When a 3-year-old begins dance lessons with dreams of being a star one day, most parents know it is an aspiration that most likely won't come true. For Elizabeth Gay, however, she knew her daughter, Avery, had a unique edge that has led her on an amazing journey as both a dancer and as a young philanthropist.
“Avery always wanted to be on stage and was a clear standout early on. As her mom, I looked for creative outlets for her, but bigger things were in store for her. She’s an attention-getter, and that truly comes alive on stage,” Elizabeth says.
Avery has performed on NBC’s Little Big Shots, The Steve Harvey Show, Fox’s So You Think You Can Dance and is currently on NBC’s World of Dance. She has won numerous scholarships and is the Dance Awards Junior Female Best Dancer and Youth America Grand Prix Nationals Gold medalist for Classical Pas De Deux. Perhaps most impressive about these accomplishments is Avery’s age: 14. That, and her humble nature.
“She’s very down-to-earth, quiet and not as extroverted as people would assume when they meet her. When people at the mall want her autograph, it makes her shy and uncomfortable, mostly because she has always strived to be a normal kid,” Elizabeth says.
Avery attends Pinnacle High School, and the administration is flexible with her schedule so she can attend classes and no longer be homeschooled. While it is a full community effort, she is loving school and making new friends. A sixth-generation Arizonian, Avery calls Scottsdale home and in her free time looks for ways to use dance as a charitable cause. Avery is working with a dance studio in Mexico to afford underprivileged children the opportunity to dance.
After her visit to Cabo San Lucas for Gala De Danza, Avery realized there were talented children who needed funds to attend dance courses at a prestigious studio there. The woman who owns the studio selects children to attend courses free of charge and provides them with transportation, clothing and teaches them nutrition along with their dance classes. At a cost of $1,000 per child, assistance was needed. Avery models for Second Skin Dancewear here in Arizona and partnered with them to begin raising funds to help support this program in Mexico.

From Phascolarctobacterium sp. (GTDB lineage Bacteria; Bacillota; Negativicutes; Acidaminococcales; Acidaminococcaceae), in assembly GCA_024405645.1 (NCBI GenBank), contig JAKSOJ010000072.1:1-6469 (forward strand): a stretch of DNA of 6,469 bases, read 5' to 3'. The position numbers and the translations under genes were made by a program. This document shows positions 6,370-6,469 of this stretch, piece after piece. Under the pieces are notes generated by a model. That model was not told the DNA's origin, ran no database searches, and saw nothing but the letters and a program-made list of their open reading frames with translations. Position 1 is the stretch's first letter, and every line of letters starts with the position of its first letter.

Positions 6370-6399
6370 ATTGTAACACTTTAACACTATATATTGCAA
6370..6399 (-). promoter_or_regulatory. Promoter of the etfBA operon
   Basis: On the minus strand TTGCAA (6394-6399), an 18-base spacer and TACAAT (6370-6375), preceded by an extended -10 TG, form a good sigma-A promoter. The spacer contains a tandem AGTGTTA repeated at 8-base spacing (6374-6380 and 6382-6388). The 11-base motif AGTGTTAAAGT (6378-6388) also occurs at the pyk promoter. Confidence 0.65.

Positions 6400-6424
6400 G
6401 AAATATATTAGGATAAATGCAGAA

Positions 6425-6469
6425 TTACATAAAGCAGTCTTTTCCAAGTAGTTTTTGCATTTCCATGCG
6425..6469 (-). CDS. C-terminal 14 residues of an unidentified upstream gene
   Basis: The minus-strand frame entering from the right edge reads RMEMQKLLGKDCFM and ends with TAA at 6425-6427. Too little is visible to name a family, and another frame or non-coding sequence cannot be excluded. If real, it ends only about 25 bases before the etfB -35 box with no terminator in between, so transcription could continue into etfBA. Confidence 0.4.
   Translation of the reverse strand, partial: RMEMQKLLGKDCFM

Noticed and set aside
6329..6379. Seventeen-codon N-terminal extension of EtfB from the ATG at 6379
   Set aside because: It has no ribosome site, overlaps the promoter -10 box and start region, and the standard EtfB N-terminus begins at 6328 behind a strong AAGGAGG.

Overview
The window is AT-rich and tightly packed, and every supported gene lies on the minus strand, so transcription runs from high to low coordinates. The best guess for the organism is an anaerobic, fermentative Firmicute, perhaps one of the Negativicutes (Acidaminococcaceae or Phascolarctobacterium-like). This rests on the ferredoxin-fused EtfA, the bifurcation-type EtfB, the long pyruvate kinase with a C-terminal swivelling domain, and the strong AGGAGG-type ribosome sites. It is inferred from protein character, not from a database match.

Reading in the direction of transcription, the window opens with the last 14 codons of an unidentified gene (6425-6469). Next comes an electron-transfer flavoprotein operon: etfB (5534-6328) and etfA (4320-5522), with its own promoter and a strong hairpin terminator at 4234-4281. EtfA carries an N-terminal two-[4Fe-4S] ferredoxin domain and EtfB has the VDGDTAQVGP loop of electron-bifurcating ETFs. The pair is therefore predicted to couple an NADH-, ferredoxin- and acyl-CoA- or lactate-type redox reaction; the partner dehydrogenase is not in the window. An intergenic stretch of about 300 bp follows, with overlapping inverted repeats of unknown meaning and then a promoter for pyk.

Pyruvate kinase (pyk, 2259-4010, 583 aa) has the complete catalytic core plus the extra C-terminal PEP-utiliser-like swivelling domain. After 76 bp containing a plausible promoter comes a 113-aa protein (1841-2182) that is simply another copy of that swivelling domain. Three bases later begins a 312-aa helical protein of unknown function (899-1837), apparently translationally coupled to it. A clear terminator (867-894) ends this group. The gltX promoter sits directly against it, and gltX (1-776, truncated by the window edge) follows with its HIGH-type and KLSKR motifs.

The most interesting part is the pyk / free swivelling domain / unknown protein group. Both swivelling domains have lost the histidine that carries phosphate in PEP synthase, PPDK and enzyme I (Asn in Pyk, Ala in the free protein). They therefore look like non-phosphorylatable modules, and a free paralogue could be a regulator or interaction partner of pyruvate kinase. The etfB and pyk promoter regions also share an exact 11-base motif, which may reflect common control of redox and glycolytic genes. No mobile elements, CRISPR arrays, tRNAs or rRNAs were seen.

“What motivated me to organize a fundraiser is 100 percent the children of Mexico," Avery says. "The woman in charge of the dance studio, Lulu, sacrifices so much to help these children living in poverty. It is eye-opening and makes you realize how many more advantages you have when you live in a comfortable and supportive environment like I do. The children are so excited and motivated by watching me dance. It feels very rewarding to help them, and I honestly cannot wait to return to Cabo San Lucas in April and present Lulu and Danza que de Esperanza with the proceeds we have collected.”
Avery feels lucky to be in a position to help others as well as motivate other young artists like her. Only a handful of kids in te United States have accomplished such large feats in both contemporary dance and ballet, and Avery says it was not an easy road.
“For years, I trained at a ballet studio that did not value the artistry I had at a very young age or my contemporary ballet accomplishments," she says. "It was difficult because I did not follow the typical path the studio wanted me to. I shed a lot of tears for being in that environment. The advice I would give younger dancers is to do what gives you joy. Take lots of ballet, but train in a studio that helps you achieve your goals. You do not have to attend a huge ballet studio to receive great training; you actually learn a great deal more in a smaller classroom. Injury has been a typical part of my journey, and you need to expect that, but I would also say go for it all. Don't feel pressured to just train in one style. Versatility is everything. Albert Cattafi was the first choreographer that gave me that important advice, and for me, it has proven to be very successful.”
Avery says what motivates her most is to inspire others. She craves performing on stage and making people have a reaction and feel emotions from her routines. She credits her mom and family for making sure she is surrounded with a wonderful team to assist her on her path. Her ballet teacher, Olga Tarasova, pushes her in a healthy way to achieve new heights in ballet. Itamar Stern with Foothills Sports Medicine has helped Avery through many injuries and prepares her for performances. Preston Miller out of Chicago travels to Arizona to work with Avery a few times a year as well as Christina Lyon and Josie Walsh out of LA who help with training and mentoring.
“I am blazing a very unconventional path in ballet, and these mentors believe I am the future of dance with my diversity of styles. I am so lucky to also have my sponsors, Second Skin Dancewear and Grishko USA,” Avery says.
Avery is a teenager who has taken the dance world by storm while also remaining true to herself and paying it forward with dancers who may not have the same opportunities that she has had. In the end, it is all about one detail: “The powerful feeling to hear the roar of applause for being recognized as the best at something you work hard at," she says.
Visit Avery’s main social media account on Instagram @averygayofficial.